iTunes (U.S.)
eBay (U.S.)
Glisten Effect
Editorial Reviews
Scoreboard Forum
Viewer Ratings
     1. The Lego Movie 2
    2. Aquaman
   3. Spider-Man: Into Spider-Verse
  4. Bumblebee
 5. Mary Poppins Returns
6. Ralph Breaks the Internet
         1. Batman
        2. Star Wars: The Last Jedi
       3. Apollo 13
      4. Edward Scissorhands
     5. How to Train Your Dragon
    6. Jurassic World: Kingdom
   7. First Man
  8. Solo: A Star Wars Story
 9. Justice League
10. Ready Player One
Home Page
Menu Options ▼
Comments about the soundtrack for Red Dragon (Danny Elfman)

Edit | Delete
A very powerful, intense score
• Posted by: Jon G.   <Send E-Mail>
• Date: Saturday, November 9, 2002, at 2:29 p.m.
• IP Address:

The author of the commentary on the Red Dragon score speaks his mind, gives his opinion, and nothing more. His opinion, however, (and fortunately) doesn't necessarely make the best review of a score. At one point he says "It's difficult to describe why Red Dragon fails to grasp the personality of the series.". No, actually that's very easy to say. Taking for example Silence of the lambs, as being the best and most intense of the three, one might say that the best way to keep the feeling of the first movie would be to take the main themes of 'Silence...', slightly transform them and turn them into new songs, with new orchestration but with similar feeling. 'Silence' is mostly based on slow, but very intense songs, that keep the suspense and the feeling of a thriller. 'Red Dragon', on the other hand, beefits of a very complex score. The strings are very powerful, very fast paced and give the feeling of a racing heartbeat. This makes for a totally different atmosphere in Red Dragon, compared to the previous two Hannibal movies. The reviewer from Filmtracks must have had a bad stereo, since he claims the score to "lack energy and power". Even the main theme is filled with energy, very powerful, very strong. And it suite perfectly the scenes with pieces of newspapers being shown rapidly on the screen.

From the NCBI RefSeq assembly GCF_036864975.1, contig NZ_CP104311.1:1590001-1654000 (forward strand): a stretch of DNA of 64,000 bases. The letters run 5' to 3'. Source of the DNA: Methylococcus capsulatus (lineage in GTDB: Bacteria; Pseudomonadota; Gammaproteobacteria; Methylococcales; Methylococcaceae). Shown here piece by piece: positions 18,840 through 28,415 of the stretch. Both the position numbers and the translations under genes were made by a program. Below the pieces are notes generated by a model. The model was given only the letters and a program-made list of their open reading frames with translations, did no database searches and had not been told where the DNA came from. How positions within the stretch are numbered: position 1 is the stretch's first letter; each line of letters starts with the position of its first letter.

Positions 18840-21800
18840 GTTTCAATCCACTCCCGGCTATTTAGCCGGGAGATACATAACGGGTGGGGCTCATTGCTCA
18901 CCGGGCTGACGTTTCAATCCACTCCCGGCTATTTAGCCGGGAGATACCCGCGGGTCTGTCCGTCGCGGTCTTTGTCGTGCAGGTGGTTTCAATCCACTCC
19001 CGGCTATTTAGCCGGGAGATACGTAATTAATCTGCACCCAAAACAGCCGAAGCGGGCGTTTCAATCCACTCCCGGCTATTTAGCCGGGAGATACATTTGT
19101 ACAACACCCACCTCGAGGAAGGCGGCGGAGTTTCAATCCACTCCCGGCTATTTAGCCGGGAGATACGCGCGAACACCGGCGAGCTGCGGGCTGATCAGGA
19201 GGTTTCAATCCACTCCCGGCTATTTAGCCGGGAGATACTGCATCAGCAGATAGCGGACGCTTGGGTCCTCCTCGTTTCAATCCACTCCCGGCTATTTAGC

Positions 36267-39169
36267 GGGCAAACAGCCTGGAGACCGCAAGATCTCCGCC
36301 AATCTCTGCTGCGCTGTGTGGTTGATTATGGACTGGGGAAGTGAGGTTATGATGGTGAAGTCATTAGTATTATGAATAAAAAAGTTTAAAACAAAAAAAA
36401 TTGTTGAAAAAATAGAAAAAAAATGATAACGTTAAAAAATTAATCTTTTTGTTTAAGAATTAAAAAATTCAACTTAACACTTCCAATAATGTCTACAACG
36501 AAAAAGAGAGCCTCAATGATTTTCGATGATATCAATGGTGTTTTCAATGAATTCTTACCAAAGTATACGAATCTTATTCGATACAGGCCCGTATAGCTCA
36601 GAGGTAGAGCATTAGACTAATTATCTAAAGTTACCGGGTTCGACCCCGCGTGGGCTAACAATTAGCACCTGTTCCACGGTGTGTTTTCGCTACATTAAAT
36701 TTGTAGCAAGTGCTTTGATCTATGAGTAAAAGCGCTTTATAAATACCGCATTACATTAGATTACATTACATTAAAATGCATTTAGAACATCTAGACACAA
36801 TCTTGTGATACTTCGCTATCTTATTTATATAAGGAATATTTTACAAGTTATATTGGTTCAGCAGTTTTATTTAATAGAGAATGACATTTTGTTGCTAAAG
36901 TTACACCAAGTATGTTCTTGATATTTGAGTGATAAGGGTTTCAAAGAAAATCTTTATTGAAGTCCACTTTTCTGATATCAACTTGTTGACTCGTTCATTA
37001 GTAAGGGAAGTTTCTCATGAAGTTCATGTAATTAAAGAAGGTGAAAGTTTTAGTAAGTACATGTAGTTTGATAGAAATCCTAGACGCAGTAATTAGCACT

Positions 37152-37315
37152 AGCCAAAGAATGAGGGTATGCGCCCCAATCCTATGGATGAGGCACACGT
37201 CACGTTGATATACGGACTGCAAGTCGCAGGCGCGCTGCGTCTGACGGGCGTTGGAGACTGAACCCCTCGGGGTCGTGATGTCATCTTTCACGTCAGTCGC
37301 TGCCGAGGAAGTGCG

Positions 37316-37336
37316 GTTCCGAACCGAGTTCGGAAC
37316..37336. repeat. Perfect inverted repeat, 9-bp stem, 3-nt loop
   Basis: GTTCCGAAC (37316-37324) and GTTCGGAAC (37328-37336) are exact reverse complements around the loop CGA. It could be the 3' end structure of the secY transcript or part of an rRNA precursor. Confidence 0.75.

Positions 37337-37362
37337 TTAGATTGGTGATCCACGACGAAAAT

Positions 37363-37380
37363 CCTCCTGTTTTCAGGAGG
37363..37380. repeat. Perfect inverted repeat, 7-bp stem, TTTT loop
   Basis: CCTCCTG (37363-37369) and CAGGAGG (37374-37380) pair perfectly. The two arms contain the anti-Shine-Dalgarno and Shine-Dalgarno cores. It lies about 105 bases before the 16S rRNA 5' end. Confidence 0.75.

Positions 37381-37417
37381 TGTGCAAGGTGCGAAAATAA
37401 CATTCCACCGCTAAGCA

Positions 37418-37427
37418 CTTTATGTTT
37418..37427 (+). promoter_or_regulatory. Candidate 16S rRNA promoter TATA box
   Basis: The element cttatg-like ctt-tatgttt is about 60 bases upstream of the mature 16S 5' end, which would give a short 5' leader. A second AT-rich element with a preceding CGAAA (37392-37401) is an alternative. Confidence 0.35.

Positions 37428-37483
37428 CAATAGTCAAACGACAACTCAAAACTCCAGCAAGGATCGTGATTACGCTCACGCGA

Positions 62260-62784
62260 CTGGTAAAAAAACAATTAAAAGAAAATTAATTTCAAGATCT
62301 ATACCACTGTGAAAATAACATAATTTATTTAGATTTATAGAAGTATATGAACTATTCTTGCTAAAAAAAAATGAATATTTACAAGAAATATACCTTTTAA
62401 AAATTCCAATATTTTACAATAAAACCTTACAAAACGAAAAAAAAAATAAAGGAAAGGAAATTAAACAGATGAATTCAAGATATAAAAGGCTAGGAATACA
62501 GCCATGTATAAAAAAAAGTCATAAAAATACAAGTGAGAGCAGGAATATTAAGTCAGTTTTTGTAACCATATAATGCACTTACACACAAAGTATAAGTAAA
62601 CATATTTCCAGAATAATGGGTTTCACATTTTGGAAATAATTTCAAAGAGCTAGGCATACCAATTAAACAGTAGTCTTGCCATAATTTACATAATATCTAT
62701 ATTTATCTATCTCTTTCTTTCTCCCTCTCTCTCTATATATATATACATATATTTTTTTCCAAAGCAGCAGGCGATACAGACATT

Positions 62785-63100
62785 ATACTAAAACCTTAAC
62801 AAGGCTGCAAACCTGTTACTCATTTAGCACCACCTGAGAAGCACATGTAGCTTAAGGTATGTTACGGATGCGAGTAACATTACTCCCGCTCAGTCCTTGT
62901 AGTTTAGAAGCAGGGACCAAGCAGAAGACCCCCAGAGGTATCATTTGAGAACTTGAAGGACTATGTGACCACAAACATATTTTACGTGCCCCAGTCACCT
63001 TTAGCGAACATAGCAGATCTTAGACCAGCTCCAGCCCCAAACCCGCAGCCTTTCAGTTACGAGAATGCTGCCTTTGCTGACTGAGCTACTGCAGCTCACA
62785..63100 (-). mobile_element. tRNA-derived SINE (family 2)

Copyright © 1998-2019, Filmtracks Publications. All rights reserved.
The reviews and other textual content contained on the site may not be published, broadcast,
rewritten or redistributed without the prior written authority of Christian Clemmensen at Filmtracks Publications. Scoreboard created 7/24/98 and last updated 4/25/15.